Monday, November 18, 2013
Drinking the Kool-Aid
Thirty–five years ago today, the world was shocked to learn of what was being dubbed the "Jonestown massacre" in the South American nation of Guayana.
I have always thought it was misleading, though, to use the word "massacre" because, while there were some people who resisted, the available evidence suggests that most of the 918 people who died took their lives willingly. But you can still find those who will argue that what happened in Jonestown was mass murder, that the victims were coerced into drinking the poisoned Flavor–Aid (yes, that is what it was called. I guess I always assumed it was some sort of generic equivalent of Kool–Aid).
To a degree, I suppose, that was true. Ironically, apparently there were those who drank the Flavor–Aid against their will. Still, all available evidence suggests the vast majority of those who drank it did so willingly, giving birth to the pop culture cliche "drinking the Kool–Aid," which is generally understood to mean blind, unquestioning acceptance of something.
(I often wonder how many people who use that phrase but weren't born when Jonestown happened know how it came to be.)
The Rev. Jim Jones' People's Temple Agricultural Project (aka "Jonestown") was a planned socialist community established in the South American nation of Guyana.
Originally, Jones, a charismatic leader similar to David Koresh, formed the People's Temple in his home state of Indiana not long after he started attending Communist Party rallies in the 1950s. He was active in local pro–integration politics and adopted several children who were at least partly non–white.
By the 1960s, Jones apparently had his eye on South America as a safe place to be in the event of a nuclear war, but instead he told his congregation that they would find their garden of Eden in California. And the People's Temple migrated west, where it enjoyed considerable success in its endeavors. Jones became an influential figure in the San Francisco area, rubbing elbows with important Democrats, both local and national.
By the mid–1970s, they had relocated again — to South America — and formed, under Jones' guidance, the People's Temple Agricultural Project.
And some of the relatives of Temple members were concerned that, among other things, no one who was part of what Jones called a "model of socialism" was permitted to leave.
There were other complaints, some from within. There was talk of long workdays and six–day work weeks followed by hours of study and lectures on socialism. Jones was said to have had sex with most of the women in the community and to have fathered several children.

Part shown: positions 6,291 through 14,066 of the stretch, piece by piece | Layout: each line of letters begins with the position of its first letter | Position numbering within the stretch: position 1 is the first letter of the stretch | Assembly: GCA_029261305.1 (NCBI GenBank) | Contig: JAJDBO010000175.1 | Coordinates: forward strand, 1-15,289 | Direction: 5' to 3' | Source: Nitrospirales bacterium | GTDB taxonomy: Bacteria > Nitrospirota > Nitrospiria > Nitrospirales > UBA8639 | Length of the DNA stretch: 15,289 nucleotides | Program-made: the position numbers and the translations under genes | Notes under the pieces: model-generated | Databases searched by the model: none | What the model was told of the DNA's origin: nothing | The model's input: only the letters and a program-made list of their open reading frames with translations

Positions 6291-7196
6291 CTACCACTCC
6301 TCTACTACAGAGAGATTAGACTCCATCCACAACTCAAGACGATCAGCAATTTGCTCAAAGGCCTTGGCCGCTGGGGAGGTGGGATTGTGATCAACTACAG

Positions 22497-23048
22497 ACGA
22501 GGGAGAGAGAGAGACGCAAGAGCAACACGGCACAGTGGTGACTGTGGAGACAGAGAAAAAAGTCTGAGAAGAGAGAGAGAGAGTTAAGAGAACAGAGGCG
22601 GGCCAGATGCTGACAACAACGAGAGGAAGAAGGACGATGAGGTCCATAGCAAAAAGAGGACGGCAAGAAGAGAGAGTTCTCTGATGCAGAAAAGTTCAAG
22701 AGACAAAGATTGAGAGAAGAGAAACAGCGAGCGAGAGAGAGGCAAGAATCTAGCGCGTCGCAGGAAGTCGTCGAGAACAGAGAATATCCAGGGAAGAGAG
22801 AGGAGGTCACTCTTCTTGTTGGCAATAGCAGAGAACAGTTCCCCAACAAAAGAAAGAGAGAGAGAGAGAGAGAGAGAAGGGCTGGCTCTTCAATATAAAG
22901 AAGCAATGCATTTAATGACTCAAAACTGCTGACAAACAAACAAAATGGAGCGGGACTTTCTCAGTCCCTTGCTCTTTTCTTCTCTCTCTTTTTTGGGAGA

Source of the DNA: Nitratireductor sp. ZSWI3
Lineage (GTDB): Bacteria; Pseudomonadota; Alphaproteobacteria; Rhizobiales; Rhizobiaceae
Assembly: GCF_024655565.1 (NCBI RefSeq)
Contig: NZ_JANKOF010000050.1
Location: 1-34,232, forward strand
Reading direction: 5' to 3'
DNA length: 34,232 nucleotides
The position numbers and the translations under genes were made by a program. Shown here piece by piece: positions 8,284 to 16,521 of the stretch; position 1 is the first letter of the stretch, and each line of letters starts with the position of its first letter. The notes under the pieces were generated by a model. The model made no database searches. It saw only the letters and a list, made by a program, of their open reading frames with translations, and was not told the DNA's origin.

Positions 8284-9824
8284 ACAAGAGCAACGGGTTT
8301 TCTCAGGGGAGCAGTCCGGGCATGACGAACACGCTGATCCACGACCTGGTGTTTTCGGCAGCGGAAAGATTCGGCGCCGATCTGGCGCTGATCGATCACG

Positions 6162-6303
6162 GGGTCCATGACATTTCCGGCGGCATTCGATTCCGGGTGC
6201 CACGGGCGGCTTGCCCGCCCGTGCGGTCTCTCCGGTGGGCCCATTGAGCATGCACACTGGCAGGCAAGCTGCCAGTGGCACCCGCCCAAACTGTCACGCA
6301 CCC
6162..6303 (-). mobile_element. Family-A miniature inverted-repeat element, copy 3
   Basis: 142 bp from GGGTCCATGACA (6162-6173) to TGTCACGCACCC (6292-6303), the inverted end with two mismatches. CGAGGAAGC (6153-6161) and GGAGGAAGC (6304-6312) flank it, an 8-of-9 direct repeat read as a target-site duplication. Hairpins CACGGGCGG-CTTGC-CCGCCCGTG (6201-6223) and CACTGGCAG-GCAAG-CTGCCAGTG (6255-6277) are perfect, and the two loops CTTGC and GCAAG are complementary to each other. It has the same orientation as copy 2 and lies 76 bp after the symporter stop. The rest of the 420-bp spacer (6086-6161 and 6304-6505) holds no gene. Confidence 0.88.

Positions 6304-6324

Jones held what he called "White Nights" — simulated emergencies involving the CIA or some other investigatory agency that sometimes included Jones' call for "revolutionary suicides." Members would be given cups of a red liquid to drink. They would be told that the liquid was poisoned and that they would die within 45 minutes.
When the members realized that the liquid they drank was not poisoned after all, Jones told them it had been a loyalty test.
Thirty–five years ago today, it was not a test. It was the real thing.
The congressman was Leo Ryan. He represented a portion of San Francisco, and some of his constituents were former Temple members or relatives of Temple members. They had contacted him about their concerns over conditions in Jonestown. And they were denied access to Jonestown for the first couple of days following their arrival in Guyana.
When Ryan and his party were finally allowed into Jonestown on Nov. 17, 1978, the Temple members put their best foot forward, but some of the members who wanted to leave managed to contact the visitors, and the facade began to unravel.
And then, 35 years ago today, Ryan and others were gunned down on the airstrip at Port Kaituma as they tried to leave. Back at Jonestown, Jones announced what had happened and issued another call for "revolutionary suicides." This time, there was cyanide in the Flavor–Aid, and, before long more than 900 Temple members lay dead around the compound.
Jones died that night, but he did not die from poisoning. His body was found with an apparently self–inflicted gunshot wound to his left temple. I don't think it has ever been established whether Jones shot himself or he was shot by someone else.
The Guyanese coroner who examined him said the wound was consisted with a self–inflicted wound.
I have seen few articles on Jonestown's milestone anniversary.
Rachel Sheeley writes, in the Palladium–Item, the newspaper in the small east–central Indiana town of Richmond, where Jones attended high school, that the town was unprepared for the massive media attention that came its way after the events in South America.
The San Francisco Bay Guardian took the opportunity of the anniversary to call for the establishment of a memorial to those who died.
"San Francisco should stop trying to whitewash Jones from its history books," writes Court Haslett, equating what happened 35 years ago today to two more recent tragedies, the 1995 bombing of the federal building in Oklahoma City and the Sept. 11, 2001, terrorist attacks.
Talk about drinking the Kool–Aid.